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13th December 2010, 11:59am
New kitemark is proof that Lincoln’s Forensic Science students are ready for work
Forensic science students at a mock crime scene The University of Lincoln’s BSc (Hons) Forensic Science programme has been awarded another national kitemark in recognition of its success in preparing students for the workplace.

The course has become one of just a handful of Forensic Science undergraduate degree programmes around the UK to win Skillsmark Endorsement from Skills for Justice.

Skillsmark Endorsement recognises the role Forensic Science practitioners and employers have played in developing and delivering the programme at Lincoln. It also indicates that graduates regularly progress onto related employment in this highly competitive field.

Lincoln’s BSc (Hons) Forensic Science programme can now boast Skillsmark Endorsement, full Forensic Science Society accreditation and Royal Society of Chemistry recognition – all of which add to the employment prospects of graduates.

Dr Mark Baron, Principal Lecturer in the School of Natural and Applied Science at the University of Lincoln, said: "We’re extremely proud to receive this rare distinction for our BSc (Hons) Forensic Science programme, which continues to strengthen its links with employers and increase emphasis on employability. A new employability module will start this academic year, funded by a grant from the UK Physical Sciences Centre of the Higher Education Academy and an employers’ forum will now contribute to programme evaluation."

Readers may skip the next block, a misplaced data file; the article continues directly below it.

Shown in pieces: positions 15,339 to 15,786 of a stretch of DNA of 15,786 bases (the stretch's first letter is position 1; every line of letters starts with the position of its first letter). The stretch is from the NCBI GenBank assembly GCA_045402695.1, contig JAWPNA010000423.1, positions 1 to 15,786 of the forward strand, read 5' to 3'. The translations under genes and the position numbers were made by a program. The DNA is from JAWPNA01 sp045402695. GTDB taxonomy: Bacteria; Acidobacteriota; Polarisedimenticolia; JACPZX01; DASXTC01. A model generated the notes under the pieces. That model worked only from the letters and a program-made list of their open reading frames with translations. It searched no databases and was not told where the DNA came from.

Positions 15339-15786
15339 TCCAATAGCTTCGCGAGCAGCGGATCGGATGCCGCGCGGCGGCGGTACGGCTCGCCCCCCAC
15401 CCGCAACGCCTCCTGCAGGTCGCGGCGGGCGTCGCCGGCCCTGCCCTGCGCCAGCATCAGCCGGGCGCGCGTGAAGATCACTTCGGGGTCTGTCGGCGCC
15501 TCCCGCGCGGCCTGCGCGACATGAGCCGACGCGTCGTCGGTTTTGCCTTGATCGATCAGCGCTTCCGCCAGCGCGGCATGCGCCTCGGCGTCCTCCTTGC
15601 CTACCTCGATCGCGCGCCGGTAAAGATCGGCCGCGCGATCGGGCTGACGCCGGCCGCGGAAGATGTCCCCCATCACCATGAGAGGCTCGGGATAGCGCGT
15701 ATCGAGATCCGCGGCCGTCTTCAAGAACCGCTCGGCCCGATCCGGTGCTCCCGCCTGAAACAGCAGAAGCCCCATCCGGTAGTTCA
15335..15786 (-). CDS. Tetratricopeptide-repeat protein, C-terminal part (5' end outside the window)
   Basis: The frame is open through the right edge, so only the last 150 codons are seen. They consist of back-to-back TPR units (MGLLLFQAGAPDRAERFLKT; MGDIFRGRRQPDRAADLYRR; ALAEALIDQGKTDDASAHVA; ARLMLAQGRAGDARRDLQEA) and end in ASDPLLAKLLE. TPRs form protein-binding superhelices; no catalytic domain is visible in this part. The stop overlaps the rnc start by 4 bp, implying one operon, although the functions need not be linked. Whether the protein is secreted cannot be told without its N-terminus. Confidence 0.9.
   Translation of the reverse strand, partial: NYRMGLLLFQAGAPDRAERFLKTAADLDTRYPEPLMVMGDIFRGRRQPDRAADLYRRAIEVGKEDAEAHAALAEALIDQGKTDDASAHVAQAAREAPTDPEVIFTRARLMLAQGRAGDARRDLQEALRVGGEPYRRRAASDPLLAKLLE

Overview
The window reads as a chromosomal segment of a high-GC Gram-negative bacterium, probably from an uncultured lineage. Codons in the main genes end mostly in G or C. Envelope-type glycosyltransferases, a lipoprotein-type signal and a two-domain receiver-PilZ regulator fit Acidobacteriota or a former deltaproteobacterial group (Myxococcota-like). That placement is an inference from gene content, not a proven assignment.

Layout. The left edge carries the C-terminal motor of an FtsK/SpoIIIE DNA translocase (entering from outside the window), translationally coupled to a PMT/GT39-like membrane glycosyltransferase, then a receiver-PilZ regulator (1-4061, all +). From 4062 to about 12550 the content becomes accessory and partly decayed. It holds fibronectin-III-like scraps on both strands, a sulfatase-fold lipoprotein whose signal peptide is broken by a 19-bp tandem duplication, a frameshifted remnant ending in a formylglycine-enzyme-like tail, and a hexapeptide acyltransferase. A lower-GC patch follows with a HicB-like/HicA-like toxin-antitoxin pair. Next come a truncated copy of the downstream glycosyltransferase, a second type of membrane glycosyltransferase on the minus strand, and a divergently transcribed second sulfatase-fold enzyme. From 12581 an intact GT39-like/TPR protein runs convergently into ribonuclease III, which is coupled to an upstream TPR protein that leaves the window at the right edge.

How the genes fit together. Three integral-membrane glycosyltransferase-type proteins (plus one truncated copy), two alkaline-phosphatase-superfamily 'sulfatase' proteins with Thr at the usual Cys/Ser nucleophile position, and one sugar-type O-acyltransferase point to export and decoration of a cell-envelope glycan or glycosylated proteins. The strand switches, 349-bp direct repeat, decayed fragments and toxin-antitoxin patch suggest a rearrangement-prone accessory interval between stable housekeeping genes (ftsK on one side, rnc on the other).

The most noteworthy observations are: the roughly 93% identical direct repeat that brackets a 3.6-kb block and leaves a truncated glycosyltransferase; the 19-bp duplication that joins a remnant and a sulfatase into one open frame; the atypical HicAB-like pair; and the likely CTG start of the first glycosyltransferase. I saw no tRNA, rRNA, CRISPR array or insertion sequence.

Amanda Ryalls, Director of Research, Products and Services at Skills for Justice, said: "Employers have told us that when they look to recruit graduates for certain roles, they find that specific skills and knowledge they need are often missing. So, we worked with employers to develop a rigorous assessment process for all types of learning programmes which includes a focus on the needs of employers. If assessment is successful this results in Skillsmark endorsement of the programme. Essentially, we have created a system to kitemark those learning programmes where students develop the specific skills and knowledge that employers are looking for."

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